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Explore This IssueDecember 2013
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SAN DIEGO—Although the past year failed to deliver any new drugs for rheumatic diseases, several new indications for existing drugs have emerged over the past year that are particularly exciting for pediatric diseases. In addition, the year has shown that achieving major results in clinical trials requires the effort of large collaborative networks. On the basic-science front, new information continues to emerge on specific disease mechanisms and pathophysiology of various rheumatologic diseases that hold promise for a future of personalized medicine and truly targeting treatment for each patient. These were some of the key points discussed during a “Year in Review” session here at the 2013 ACR/ARHP Annual Meeting, held October 26–30. [Editor’s Note: This session was recorded and is available via ACR SessionSelect at www.rheumatology.org.]
Clinical Perspective: Keeping an Open Mind
Bringing participants up to date on the latest clinical news, David Wofsy, MD, professor of medicine and microbiology and immunology at the University of California, San Francisco, emphasized the need for rheumatologists to keep an open mind. “Several of the key studies this year challenged conventional wisdom,” he said. “They may not change preconceived notions or eliminate skepticism by themselves, but they remind us to keep an open mind.”
Among these is a study by Katz and colleagues that looked at surgery versus physical therapy for meniscal tear and osteoarthritis.1 The study included 351 patients older than 45 years with symptomatic mild to moderate osteoarthritis with a meniscal tear, randomized to arthroscopic partial meniscectomy plus physical therapy or physical therapy alone with an opportunity to switch to surgery if physical therapy was not satisfactory. Based on the difference in standard physical function after six months, the study found comparable improvement based on the Western Ontario and McMaster Universities Osteoarthritis Index (WOMAC) score between the two groups. According to Dr. Wofsy, 70% of patients did not require surgery and did exactly as well as the patients initially randomized to surgical therapy. “This suggests that roughly 70% of patients can do without surgery,” he said.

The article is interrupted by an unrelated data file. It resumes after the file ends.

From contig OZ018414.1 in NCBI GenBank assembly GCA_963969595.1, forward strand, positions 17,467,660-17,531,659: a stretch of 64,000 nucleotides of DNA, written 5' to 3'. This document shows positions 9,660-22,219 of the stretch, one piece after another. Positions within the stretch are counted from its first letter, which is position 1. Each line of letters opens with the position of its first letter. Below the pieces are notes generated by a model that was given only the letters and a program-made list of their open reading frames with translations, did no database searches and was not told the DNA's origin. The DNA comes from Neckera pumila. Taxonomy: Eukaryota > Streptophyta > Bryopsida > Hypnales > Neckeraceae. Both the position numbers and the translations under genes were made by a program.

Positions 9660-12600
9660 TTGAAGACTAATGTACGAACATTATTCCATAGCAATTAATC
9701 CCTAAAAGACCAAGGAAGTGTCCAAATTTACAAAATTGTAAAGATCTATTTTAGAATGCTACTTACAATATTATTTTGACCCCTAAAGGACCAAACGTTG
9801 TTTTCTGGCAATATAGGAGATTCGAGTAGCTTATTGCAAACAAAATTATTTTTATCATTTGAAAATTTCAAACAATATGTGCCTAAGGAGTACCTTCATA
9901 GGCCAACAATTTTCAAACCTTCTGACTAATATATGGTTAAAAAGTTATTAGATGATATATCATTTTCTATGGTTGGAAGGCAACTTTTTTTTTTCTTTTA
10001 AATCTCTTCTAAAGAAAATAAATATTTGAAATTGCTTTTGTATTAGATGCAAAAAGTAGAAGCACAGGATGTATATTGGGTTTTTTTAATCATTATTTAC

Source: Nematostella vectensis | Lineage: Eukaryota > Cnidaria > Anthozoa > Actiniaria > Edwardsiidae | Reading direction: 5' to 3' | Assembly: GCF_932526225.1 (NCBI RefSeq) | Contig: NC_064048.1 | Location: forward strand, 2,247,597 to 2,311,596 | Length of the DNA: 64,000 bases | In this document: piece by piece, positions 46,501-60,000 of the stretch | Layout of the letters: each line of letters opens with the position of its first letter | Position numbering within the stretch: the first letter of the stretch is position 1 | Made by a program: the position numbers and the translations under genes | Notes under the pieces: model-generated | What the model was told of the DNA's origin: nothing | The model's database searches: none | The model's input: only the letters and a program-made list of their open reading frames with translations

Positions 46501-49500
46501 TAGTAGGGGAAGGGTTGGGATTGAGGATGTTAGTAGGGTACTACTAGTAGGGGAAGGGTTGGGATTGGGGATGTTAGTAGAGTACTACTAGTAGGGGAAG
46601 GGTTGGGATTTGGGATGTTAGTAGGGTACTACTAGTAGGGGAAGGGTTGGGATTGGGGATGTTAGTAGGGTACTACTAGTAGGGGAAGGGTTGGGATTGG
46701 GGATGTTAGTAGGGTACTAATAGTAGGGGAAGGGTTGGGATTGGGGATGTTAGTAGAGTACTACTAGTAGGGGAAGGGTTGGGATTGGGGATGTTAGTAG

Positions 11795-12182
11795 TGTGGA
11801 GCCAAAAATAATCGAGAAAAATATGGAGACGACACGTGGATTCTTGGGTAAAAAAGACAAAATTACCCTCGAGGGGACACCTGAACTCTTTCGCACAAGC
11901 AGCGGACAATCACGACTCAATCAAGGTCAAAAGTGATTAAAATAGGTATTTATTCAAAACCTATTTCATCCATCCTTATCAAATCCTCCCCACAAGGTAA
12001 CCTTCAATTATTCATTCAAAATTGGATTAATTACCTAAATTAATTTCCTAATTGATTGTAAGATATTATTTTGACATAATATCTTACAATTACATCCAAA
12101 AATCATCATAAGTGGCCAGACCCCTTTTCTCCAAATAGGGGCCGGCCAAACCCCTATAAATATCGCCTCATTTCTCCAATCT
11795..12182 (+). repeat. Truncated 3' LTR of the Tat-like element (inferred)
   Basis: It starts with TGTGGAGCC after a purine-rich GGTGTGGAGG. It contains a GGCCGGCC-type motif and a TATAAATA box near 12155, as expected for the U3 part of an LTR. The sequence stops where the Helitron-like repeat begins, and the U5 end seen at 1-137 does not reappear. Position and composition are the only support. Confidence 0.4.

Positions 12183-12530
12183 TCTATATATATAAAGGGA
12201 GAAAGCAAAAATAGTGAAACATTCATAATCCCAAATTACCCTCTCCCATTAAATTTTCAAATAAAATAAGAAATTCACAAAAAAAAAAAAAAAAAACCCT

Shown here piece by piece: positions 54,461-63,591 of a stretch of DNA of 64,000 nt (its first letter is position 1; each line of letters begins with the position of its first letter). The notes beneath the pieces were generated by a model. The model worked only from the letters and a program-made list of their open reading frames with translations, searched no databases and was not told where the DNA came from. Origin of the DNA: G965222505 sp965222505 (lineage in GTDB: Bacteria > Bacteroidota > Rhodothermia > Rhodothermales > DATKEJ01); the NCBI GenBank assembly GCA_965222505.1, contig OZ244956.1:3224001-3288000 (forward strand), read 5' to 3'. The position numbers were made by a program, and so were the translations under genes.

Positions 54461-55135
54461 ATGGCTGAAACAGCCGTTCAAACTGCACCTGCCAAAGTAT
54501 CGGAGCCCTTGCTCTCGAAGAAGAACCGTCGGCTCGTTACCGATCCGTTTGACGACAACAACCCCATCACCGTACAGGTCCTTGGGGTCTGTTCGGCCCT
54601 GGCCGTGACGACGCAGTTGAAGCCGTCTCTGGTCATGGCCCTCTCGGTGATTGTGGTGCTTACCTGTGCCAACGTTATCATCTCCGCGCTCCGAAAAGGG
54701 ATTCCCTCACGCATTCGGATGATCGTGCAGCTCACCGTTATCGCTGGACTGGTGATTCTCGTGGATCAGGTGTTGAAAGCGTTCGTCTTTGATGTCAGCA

He did note that, in the study, 30% of the patients in the physical therapy group eventually underwent surgery by six months due to persistent symptoms. “The outcome in these patients at 12 months,” he said, “was also comparable to those who underwent surgery initially.”
Despite some limitations of the trial that may include selection bias, he thinks the trial results are valid and that physical therapy should be considered an option for these patients.
He also highlighted two other studies in adults regarding the treatment of active rheumatoid arthritis (RA), each of which offers important data on challenging questions on the management of RA patients. He noted results of the study by O’Dell and colleagues that showed for the first time the noninferiority of triple therapy compared to etanercept plus methotrexate (MTX) for patients with active RA who don’t respond to MTX alone.2
According to Chester V. Oddis, MD, professor of medicine and associate director of the rheumatology fellowship training program at the Arthritis Institute in Pittsburgh, who moderated the session, this study offers convincing data that triple therapy produces similar outcomes to biologics, in particular, anti–tumor necrosis factor therapy. “Not only is this an important area from a practice perspective, but it is very important economically, and when payers see this and react to it, then this could greatly affect our choice of treatments for RA,” he said.
Another clinical question that is on the minds of many rheumatologists and was addressed in a 2013 published study, said Dr. Wofsy, is whether there is a window of opportunity in early poor prognosis RA that warrants immediate combination therapy. He briefly described a post-hoc analysis of the TEAR trial by O’Dell, Moreland, and colleagues that looked at this a question by randomizing 755 patients with active early RA to immediate combination therapy, MTX plus step up to combination therapy at 24 weeks, or MTX monotherapy.3 At 102 weeks, the study showed comparable clinical and radiographic outcomes between patients treated with initial MTX monotherapy with the option to step up to combination therapy and those treated with initial combination therapy.